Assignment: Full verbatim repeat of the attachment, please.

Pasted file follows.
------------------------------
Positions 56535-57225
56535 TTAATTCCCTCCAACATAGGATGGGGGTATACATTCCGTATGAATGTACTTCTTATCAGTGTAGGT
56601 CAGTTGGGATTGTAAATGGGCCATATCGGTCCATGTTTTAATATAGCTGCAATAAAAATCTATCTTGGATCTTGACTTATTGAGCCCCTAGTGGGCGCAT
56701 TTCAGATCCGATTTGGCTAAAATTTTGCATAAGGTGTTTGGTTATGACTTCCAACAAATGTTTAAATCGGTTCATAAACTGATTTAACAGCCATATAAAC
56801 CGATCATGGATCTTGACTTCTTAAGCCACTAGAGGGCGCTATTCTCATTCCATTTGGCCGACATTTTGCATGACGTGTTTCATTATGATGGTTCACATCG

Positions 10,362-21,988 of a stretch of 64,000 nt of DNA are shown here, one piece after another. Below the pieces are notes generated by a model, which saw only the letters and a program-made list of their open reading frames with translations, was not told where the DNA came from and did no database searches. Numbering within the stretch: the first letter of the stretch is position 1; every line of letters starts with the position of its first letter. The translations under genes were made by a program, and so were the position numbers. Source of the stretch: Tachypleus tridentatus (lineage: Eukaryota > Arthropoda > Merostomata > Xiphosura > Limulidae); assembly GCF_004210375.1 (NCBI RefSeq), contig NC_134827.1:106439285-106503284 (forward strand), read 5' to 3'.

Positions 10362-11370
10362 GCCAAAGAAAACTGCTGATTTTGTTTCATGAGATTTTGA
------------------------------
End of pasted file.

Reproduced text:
Positions 56535-57225
56535 TTAATTCCCTCCAACATAGGATGGGGGTATACATTCCGTATGAATGTACTTCTTATCAGTGTAGGT
56601 CAGTTGGGATTGTAAATGGGCCATATCGGTCCATGTTTTAATATAGCTGCAATAAAAATCTATCTTGGATCTTGACTTATTGAGCCCCTAGTGGGCGCAT
56701 TTCAGATCCGATTTGGCTAAAATTTTGCATAAGGTGTTTGGTTATGACTTCCAACAAATGTTTAAATCGGTTCATAAACTGATTTAACAGCCATATAAAC
56801 CGATCATGGATCTTGACTTCTTAAGCCACTAGAGGGCGCTATTCTCATTCCATTTGGCCGACATTTTGCATGACGTGTTTCATTATGATGGTTCACATCG

Positions 10,362-21,988 of a stretch of 64,000 nt of DNA are shown here, one piece after another. Below the pieces are notes generated by a model, which saw only the letters and a program-made list of their open reading frames with translations, was not told where the DNA came from and did no database searches. Numbering within the stretch: the first letter of the stretch is position 1; every line of letters starts with the position of its first letter. The translations under genes were made by a program, and so were the position numbers. Source of the stretch: Tachypleus tridentatus (lineage: Eukaryota > Arthropoda > Merostomata > Xiphosura > Limulidae); assembly GCF_004210375.1 (NCBI RefSeq), contig NC_134827.1:106439285-106503284 (forward strand), read 5' to 3'.

Positions 10362-11370
10362 GCCAAAGAAAACTGCTGATTTTGTTTCATGAGATTTTGA